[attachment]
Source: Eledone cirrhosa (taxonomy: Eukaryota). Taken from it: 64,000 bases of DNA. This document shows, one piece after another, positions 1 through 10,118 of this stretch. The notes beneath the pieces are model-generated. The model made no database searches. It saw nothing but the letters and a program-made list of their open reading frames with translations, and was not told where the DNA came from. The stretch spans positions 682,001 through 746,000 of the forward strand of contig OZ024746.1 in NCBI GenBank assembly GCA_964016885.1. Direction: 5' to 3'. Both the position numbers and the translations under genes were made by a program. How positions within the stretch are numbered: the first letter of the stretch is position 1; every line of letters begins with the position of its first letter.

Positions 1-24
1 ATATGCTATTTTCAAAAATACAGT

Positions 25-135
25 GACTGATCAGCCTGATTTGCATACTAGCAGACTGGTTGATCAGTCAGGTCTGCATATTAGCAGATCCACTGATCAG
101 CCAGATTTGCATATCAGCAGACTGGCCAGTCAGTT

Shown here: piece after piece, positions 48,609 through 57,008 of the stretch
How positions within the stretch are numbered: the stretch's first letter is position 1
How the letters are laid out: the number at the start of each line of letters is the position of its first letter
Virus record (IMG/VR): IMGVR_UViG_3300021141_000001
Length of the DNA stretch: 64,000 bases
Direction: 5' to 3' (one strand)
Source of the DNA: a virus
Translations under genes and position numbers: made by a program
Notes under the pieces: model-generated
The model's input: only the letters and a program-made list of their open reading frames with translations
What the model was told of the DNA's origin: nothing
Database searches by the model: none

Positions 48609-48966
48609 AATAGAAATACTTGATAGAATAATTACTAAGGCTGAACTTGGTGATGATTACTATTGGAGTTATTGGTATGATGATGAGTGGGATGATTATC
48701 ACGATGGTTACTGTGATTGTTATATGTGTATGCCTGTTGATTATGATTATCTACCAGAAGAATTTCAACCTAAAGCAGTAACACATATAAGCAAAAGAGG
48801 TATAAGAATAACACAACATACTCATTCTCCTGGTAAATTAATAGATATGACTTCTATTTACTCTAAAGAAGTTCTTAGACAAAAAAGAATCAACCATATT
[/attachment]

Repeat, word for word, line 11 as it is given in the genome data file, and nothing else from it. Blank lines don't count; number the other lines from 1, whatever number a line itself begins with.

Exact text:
Length of the DNA stretch: 64,000 bases